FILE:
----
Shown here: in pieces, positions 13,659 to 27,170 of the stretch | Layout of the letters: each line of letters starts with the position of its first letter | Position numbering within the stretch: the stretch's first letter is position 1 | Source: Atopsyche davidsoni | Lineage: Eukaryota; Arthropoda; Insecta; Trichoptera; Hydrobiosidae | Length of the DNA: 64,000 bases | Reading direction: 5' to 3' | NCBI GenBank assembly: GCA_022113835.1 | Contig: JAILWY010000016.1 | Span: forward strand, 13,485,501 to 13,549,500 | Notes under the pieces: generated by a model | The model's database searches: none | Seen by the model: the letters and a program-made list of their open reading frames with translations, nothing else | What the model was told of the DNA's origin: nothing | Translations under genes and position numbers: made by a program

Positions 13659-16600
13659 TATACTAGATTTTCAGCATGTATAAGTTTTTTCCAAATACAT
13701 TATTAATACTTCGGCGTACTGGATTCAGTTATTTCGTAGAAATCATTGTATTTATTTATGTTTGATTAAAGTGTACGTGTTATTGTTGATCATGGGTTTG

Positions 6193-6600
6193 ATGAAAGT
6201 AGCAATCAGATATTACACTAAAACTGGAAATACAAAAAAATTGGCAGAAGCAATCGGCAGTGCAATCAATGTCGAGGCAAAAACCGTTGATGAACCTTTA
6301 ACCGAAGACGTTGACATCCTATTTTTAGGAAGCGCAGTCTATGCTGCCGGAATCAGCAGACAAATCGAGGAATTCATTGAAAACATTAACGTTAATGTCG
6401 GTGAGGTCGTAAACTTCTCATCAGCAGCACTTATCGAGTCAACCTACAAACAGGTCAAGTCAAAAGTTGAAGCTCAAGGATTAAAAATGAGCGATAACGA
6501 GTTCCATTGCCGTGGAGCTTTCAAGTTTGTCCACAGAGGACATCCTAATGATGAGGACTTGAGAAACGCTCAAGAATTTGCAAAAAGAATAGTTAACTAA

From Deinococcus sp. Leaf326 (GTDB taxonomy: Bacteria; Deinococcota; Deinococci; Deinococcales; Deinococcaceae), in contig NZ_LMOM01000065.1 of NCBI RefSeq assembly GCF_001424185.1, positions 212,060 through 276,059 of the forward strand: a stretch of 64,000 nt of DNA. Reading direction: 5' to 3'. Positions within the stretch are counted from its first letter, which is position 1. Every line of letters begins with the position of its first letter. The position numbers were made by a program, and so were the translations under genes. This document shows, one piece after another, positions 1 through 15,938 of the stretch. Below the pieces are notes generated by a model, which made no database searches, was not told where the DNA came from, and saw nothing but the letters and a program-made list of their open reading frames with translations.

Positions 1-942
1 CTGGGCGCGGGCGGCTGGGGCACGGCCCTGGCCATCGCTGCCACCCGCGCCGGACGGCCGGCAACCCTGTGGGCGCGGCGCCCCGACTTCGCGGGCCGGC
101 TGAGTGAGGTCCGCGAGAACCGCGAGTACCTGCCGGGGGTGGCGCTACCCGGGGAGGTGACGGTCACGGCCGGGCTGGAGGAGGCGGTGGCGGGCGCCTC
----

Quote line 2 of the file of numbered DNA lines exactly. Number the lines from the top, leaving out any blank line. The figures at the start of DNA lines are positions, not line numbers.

Positions 13659-16600